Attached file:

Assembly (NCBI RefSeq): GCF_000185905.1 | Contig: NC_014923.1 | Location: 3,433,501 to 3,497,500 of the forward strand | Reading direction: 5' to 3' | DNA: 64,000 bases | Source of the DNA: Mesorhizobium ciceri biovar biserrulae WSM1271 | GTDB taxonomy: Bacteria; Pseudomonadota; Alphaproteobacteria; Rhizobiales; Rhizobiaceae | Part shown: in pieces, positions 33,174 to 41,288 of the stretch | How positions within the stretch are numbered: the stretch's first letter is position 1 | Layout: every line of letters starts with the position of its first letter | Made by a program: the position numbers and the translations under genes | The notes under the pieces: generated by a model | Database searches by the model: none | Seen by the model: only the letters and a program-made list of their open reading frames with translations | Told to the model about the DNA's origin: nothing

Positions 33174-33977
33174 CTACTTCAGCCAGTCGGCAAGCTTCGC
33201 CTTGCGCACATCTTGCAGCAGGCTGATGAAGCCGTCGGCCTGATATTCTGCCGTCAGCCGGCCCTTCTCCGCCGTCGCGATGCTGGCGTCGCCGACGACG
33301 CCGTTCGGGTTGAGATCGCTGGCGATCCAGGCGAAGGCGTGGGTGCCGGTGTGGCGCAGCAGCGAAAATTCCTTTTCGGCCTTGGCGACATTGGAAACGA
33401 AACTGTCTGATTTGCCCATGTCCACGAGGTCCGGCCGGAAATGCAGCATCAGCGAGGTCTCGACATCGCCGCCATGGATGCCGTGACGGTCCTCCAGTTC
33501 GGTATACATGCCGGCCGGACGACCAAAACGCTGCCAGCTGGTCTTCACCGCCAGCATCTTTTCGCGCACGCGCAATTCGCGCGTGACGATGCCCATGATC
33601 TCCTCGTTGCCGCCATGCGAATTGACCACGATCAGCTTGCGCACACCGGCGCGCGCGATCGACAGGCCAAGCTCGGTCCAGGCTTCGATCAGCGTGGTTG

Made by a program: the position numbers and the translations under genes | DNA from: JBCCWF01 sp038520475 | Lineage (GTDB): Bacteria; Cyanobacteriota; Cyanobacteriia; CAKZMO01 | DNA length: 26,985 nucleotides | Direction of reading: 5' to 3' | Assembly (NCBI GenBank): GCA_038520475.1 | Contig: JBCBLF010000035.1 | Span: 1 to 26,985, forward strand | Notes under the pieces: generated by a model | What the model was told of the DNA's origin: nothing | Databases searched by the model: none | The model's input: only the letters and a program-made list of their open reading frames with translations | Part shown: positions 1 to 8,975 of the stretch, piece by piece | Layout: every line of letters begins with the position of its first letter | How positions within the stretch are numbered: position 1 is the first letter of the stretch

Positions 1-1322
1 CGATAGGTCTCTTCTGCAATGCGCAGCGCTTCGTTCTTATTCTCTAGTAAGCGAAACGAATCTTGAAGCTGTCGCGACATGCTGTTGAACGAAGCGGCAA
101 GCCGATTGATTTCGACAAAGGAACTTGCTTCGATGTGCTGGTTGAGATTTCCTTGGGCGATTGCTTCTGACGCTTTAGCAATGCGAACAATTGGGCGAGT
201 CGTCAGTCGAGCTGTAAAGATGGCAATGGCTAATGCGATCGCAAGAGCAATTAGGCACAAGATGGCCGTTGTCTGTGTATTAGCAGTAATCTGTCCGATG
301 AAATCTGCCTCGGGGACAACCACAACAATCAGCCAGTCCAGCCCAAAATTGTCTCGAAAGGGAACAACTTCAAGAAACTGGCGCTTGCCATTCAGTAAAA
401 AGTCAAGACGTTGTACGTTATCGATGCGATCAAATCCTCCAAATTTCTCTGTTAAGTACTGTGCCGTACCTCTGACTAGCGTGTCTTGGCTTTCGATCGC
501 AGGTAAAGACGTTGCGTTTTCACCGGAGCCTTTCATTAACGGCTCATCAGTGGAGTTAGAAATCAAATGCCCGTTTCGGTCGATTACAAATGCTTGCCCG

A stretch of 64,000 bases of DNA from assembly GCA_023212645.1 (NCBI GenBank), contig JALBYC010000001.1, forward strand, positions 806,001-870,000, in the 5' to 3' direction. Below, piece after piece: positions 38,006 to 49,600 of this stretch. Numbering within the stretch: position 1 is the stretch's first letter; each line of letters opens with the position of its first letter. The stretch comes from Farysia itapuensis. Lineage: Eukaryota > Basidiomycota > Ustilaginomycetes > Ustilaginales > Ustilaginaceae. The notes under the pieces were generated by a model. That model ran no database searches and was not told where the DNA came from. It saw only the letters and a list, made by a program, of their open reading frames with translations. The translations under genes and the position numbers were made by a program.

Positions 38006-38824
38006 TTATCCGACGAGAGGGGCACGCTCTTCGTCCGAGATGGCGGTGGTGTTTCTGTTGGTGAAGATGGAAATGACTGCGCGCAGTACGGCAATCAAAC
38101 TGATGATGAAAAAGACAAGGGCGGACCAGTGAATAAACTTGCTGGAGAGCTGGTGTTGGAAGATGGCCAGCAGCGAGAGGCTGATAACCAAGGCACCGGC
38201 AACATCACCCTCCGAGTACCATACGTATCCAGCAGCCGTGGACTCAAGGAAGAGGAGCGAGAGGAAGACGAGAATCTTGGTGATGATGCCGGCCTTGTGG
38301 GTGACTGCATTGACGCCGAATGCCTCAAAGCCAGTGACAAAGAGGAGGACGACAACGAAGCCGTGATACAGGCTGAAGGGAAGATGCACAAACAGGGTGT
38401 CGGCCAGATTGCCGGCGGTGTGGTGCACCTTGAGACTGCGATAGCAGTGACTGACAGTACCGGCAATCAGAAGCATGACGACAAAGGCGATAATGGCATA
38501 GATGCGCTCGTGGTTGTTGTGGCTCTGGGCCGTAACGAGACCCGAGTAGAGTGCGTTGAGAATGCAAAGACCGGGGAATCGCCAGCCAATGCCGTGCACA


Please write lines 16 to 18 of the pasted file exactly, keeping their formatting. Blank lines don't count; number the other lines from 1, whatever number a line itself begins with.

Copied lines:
501 AGGTAAAGACGTTGCGTTTTCACCGGAGCCTTTCATTAACGGCTCATCAGTGGAGTTAGAAATCAAATGCCCGTTTCGGTCGATTACAAATGCTTGCCCG

A stretch of 64,000 bases of DNA from assembly GCA_023212645.1 (NCBI GenBank), contig JALBYC010000001.1, forward strand, positions 806,001-870,000, in the 5' to 3' direction. Below, piece after piece: positions 38,006 to 49,600 of this stretch. Numbering within the stretch: position 1 is the stretch's first letter; each line of letters opens with the position of its first letter. The stretch comes from Farysia itapuensis. Lineage: Eukaryota > Basidiomycota > Ustilaginomycetes > Ustilaginales > Ustilaginaceae. The notes under the pieces were generated by a model. That model ran no database searches and was not told where the DNA came from. It saw only the letters and a list, made by a program, of their open reading frames with translations. The translations under genes and the position numbers were made by a program.

Positions 38006-38824